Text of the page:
Introduction to Neural Coding and Computation


Eric Shea-Brown
325 Lewis Hall
Office hours: Thurs 2-3
Stephen Jonany
Lewis Hall 115

Office hours:

Tues 10:30-11:30
Weds 3-4
Thurs 10:30-11:30
Fri 3-5

NOTE: Please bring a laptop to class for interactive work (see computing notes below).

Canvas for HW, quizzes, and discussion board; the rest is below!


Required text: "Theoretical Neuroscience" by Abbott and Dayan.

Optional supplemental text: "An Introductory Course in Computational Neuroscience" by Miller.

Optional additional MATLAB reference: A student's guide to MATLAB for physical modeling. .pdf provided openly by authors Philip Nelson and Tom Dodson.

For those wanting another, sometimes more mathematical reference with all the derivations, Mathematics for Neuroscientists by Gabbiani and Cox is a wonderful place to head.

** See canvas site for HW, quizzes, and discussion board; the rest is here!**


Codes and data for lectures, lab exercises, and HW

Syllabus, supplemental slides, and readings

(1) Neural coding -- response statistics and signal decoding


  • Introduction to neurons and spike trains
  • Tuning curves
  • Introduction to probabilty
  • Neural responses and response variability
  • Response to high-dimensional stimuli: spike triggered averages and effective filters
  • The decoding problem, maximum likelihood and signal detection solutions
  • Higher, and hierarchical, signal encoding
  • MATLAB overview
  • Vectors, Matrices
  • Loops and logic
  • Random numbers + very basic stats
  • Plotting, visualization


  • (Required) Abbott and Dayan: Ch. 1 (OK to skip parts on autocorrelation)
  • (Optional) Miller: Sections 1.1, 1.2, 1.4.2, 1.4.3, 3.1, 3.3, and remainder of Ch. 3


    Weeks 1-2:

    Week 3-4:

  • Slideset on visual representations. Slideset on neural decoding and variability.
  • Rough handwritten notes on fano factor, balanced inputs, and maximum likelihood decoding from class.
  • Tutorial notes and practice exercises (not due) on maximum likelihood decoding
  • (2) Models of neuron spiking and feature "selection" and coding


    (3) Synaptic dynamics and neural netowrks

    (4) Population coding: Modern large-scale recordings from cortex and beyond

    • Weeks 9-10
    • Introduction to Python
    • The Allen Brain Observatory, presented by Dr. Saskia deVries

  • Course structure and grading

    Course grades (80%) are based on several extensive Problem Sets handed out in class and due on select Mondays at 3:30. Turn-in will be electronic (scanned, etc) -- details forthcoming. These Sets will combine programming, analytical work, and scientific reasoning. Additionally, very brief in-class quizzes will account for 20% of the grade (example quiz).

    Important formatting instructions: in your writeup please present all material for a given problem together -- e.g. under "Problem II" you'd have any and all code that you used for that problem, a written answer, plots that explain and back up your findings and answers, and any analysis. Then we'd go to the next problem. (Not stapling all code for all problems together as an appendix at the end.) You may find the publish(code.m) command in MATLAB helpful. You can print out your codes and plots and intermingle this with handwritten answers and explanations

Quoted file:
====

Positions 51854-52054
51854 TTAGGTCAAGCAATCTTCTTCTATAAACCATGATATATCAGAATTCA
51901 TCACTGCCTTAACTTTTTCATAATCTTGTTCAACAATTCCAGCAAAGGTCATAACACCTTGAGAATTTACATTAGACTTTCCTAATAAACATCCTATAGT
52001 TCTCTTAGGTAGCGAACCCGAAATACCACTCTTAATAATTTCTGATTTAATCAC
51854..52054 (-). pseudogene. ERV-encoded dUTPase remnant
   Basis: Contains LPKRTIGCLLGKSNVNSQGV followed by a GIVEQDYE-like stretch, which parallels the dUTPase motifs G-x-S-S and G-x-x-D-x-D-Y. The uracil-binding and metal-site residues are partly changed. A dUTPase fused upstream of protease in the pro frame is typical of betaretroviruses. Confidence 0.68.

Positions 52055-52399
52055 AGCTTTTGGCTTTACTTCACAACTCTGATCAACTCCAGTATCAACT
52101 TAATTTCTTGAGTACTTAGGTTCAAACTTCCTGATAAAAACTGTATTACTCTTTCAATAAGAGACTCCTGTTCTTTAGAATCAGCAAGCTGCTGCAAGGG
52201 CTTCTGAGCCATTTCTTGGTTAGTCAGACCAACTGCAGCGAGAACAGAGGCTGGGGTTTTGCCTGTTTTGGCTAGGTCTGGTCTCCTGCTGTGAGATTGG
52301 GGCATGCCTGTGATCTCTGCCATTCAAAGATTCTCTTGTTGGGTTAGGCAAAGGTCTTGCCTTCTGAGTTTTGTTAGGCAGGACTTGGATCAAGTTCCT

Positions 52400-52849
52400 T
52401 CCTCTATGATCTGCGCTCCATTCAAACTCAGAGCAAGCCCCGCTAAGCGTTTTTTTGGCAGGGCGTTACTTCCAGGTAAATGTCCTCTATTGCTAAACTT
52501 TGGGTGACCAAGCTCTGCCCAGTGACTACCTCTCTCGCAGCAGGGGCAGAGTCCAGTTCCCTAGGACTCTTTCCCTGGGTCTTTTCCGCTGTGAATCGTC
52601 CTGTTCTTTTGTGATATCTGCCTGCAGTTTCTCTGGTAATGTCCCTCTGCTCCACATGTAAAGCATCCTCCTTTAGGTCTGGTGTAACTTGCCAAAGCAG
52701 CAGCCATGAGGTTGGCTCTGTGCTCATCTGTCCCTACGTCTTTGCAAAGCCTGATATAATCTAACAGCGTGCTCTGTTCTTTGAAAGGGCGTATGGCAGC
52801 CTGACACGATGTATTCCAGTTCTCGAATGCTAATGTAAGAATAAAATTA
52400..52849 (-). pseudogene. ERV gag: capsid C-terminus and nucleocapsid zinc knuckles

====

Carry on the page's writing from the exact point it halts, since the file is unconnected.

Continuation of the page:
Late policy: In extenuating circumstances contact instructors.

  • Please bring a MATLAB-equpped laptop to class. There is also access to MATLAB at the ICL labs on campus.

      We'll use Python later into the class. To aid your transition to Python:

      Python tutorial, courtesy of Higham and MacMillen:
      • download higham_macmillen_python_tutorial.ipynb from the link "Codes and data for lectures and lab exercises" above
      • RECOMMENDED: Install python via the anaconda distribution (give this a quick google, and you'll get to a clickable installer for your machine), and run this on your own laptop. This will open a “jupyter” ipython notebook.  Work through it, clicking in each cell and then hitting shift-click (or cell —> run from top menu).

      • OR the directions below give on way to to run remotely that may still work:
      • go to and make a new account
      • title the project "python tutorial," hit create project
      • click on the project name
      • upload higham_macmillen_python_tutorial.ipynb
      • click files at the top
      • click on higham_macmillen_python_tutorial.ipynb
      • This will open a “jupyter” ipython notebook.  Choose the python 2 sagemath kernel from the kernel menu. Then work through the notebook, clicking in each cell and then hitting shift-click (or cell —> run from top menu).

    Religious Accommodation Policy: Washington state law requires that UW develop a policy for accommodation of student absences or significant hardship due to reasons of faith or conscience, or for organized religious activities. The UW’s policy, including more information about how to request an accommodation, is available at Faculty Syllabus Guidelines and Resources. Accommodations must be requested within the first two weeks of this course using the Religious Accommodations Request form available at (Links to an external site.).